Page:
Was Bautista’s Bat Flip in Poor Taste?

Every baseball fan loves a moonshot. However, the same cannot be said when it comes to bat flips; you either love when someone “pimps” a home run or you hate it. Either way, you’re going to have a strong opinion. So, when Jose Bautista of the Blue Jays tossed the bat after he connected on a 97 mph Sam Dyson fastball, the internet exploded.

Many online outlets, including Deadspin, Bleacher Report, and Barstool Sports lauded the flip. They referred to it as “righteous,” “the greatest bat flip ever,” and “savage.” On top of that, most fans and analysts subscribed to the hype and supported the flamboyant flip. Some backed Bautista for showing passion in a sport where emotion is harder and harder to come by. Others liked the move purely because Bautista conducted it with “swag.” In any case, the perception of the flip was predominantly positive.

However, I could not bring myself to admire Bautista.

No, I’m not a baseball purist. Nor do I abhor bat flips. In fact, I like them. They spice up the game, often providing it with much-needed variation. And in the sports world, where “fun” is often fined and celebrations are penalized, it is nice to see a ballplayer admire a home run and toss the bat in a spontaneous, self-fulfilled way. Yet, Bautista’s celebration was different. It was conspicuous, loud and calculated.

Once Bautista connected with the pitch, he — along with everyone else in the stadium — knew it was headed out of the park. Rather than promptly exiting the batter’s box to round the bases, Bautista posed at home plate admiring his home run. Then, with a scowl on his face, he lifted his bat up and threw it twenty feet to his right. Only then did he begin his home run trot.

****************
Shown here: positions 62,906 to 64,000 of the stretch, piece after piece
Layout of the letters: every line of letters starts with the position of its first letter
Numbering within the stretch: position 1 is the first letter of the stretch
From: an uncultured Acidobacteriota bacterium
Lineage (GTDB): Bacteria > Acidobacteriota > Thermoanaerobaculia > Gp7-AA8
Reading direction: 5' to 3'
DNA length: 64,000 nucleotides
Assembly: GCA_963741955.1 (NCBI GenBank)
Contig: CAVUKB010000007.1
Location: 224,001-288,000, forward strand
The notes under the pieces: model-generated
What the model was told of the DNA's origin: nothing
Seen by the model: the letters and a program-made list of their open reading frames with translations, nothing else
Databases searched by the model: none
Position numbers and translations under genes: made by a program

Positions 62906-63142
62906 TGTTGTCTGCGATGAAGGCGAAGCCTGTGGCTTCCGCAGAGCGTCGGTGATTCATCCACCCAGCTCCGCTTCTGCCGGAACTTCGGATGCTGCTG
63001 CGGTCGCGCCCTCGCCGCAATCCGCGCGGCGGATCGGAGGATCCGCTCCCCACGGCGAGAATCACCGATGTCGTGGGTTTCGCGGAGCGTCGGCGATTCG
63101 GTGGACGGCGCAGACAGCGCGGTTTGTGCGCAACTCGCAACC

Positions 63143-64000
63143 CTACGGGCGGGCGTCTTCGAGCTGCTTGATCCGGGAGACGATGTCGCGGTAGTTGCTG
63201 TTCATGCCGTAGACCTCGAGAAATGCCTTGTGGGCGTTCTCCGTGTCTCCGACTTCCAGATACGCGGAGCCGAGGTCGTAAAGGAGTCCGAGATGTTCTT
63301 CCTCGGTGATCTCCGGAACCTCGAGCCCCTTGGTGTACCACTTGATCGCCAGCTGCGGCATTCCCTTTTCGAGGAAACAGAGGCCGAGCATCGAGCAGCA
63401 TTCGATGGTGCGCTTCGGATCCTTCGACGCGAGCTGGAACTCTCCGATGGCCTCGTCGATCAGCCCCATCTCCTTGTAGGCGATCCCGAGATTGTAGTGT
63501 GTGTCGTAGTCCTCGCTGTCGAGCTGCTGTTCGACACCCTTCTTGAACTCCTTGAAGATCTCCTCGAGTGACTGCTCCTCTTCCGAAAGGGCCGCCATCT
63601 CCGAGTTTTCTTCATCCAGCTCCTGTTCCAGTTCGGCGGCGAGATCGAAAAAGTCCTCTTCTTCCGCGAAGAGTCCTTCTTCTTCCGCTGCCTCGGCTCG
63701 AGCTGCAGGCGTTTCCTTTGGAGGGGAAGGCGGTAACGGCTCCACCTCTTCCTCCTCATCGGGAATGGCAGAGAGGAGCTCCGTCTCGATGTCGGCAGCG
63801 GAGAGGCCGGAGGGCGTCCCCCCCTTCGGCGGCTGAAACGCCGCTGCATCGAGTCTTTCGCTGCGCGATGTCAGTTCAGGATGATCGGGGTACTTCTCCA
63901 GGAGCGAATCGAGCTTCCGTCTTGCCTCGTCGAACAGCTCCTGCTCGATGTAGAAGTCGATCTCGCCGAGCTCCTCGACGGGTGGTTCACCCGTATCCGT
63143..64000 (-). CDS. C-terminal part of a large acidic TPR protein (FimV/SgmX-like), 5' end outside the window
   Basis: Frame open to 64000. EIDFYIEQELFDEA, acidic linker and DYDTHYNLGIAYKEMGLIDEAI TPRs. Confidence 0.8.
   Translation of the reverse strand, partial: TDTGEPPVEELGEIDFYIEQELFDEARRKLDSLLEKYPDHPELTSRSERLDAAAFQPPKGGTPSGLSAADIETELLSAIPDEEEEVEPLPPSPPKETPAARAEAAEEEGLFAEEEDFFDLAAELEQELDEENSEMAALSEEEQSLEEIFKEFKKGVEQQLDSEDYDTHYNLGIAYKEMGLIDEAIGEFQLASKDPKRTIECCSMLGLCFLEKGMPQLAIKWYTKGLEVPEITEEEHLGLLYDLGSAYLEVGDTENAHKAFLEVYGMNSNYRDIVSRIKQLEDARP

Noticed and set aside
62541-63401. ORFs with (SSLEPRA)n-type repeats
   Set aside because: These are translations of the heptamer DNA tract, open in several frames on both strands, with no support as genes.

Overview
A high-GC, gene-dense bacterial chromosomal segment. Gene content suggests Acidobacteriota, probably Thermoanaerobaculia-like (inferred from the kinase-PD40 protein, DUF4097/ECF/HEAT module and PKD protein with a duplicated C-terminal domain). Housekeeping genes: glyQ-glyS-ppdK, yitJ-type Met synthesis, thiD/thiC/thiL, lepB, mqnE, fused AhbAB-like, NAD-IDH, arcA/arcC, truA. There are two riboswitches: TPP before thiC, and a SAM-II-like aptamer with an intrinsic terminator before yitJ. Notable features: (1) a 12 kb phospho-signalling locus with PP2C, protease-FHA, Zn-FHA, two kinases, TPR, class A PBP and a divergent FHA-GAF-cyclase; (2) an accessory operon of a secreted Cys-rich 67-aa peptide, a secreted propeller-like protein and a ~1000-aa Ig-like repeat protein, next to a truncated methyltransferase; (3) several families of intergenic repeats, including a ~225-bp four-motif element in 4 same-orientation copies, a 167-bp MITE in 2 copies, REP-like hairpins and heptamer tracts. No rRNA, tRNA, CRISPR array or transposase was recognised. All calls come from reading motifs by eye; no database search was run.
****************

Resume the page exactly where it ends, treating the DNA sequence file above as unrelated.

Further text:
One reason I took issue with Bautista’s actions was because the flip was not natural, nor was it smooth. It was deliberate and awkward. This delay made the flip seem like it was not derived from pure excitement; it looked forced.

ESPN’s Buster Olney did not share my view. He likened Bautista’s antics to those of former Yankee Scott Brosius when he hit a home run in the 8th inning of Game 3 of the 1998 World Series. Olney claimed that Brosius raised his arms up in the air “like some conquering Hercules.”

However, there were two major differences between Brosius’ actions after his home run and Bautista’s. First, Brosius quickly got out of the box and did not watch the ball. And second, Brosius threw his arms up in the air as he was rounding first base, not at home plate. Ultimately, this distinction makes the celebration much less targeted and much more genuine. In fact, Olney mentioned that when Brosius was informed the next day that he raised his arms up in the air, “[Brosius] was somewhat mortified.”

Bautista, on the other hand, took pride in his actions. When asked if he had any comment on the bat flip after the game, Bautista told the press, “No.” Bautista embraced his bat flip because he wanted to be likened to a “Hercules-esque” character. He wanted to show the opposing team that he was going to be the main reason they were eliminated from the playoffs. As a result, he took it upon himself to watch his home run and use the bat flip to send a message to the other team.

Interestingly, just two days before Bautista’s bat flip, the New York Mets’ Yoenis Cespedes did a bat flip of his own. Cespedes crushed a fastball and in the process all but put the game out of reach. Like Bautista, Cespedes gazed at the ball and watched it glide into the seats. Cespedes, however, did this while moving toward first base. Only once he exited the batter’s box did he casually flip his bat. Cespedes’ antics did not taunt the other team, nor were they outwardly visible. By not standing at the plate and ogling, Cespedes was able to show some flair while not disrespecting the game.

As a whole, I was disappointed that Bautista carried himself in a manner where he embraced the Herculean role. In baseball, a team sport, the celebration should be teamwide. Interestingly, since Bautista hit the home run, he has hit a paltry .167 and his team has gone 1-3. All in all, it will be curious to see whether the Bautista will go down in baseball history for his premeditated bat flip or if he will be able to change his narrative to reflect a more team-oriented contribution.

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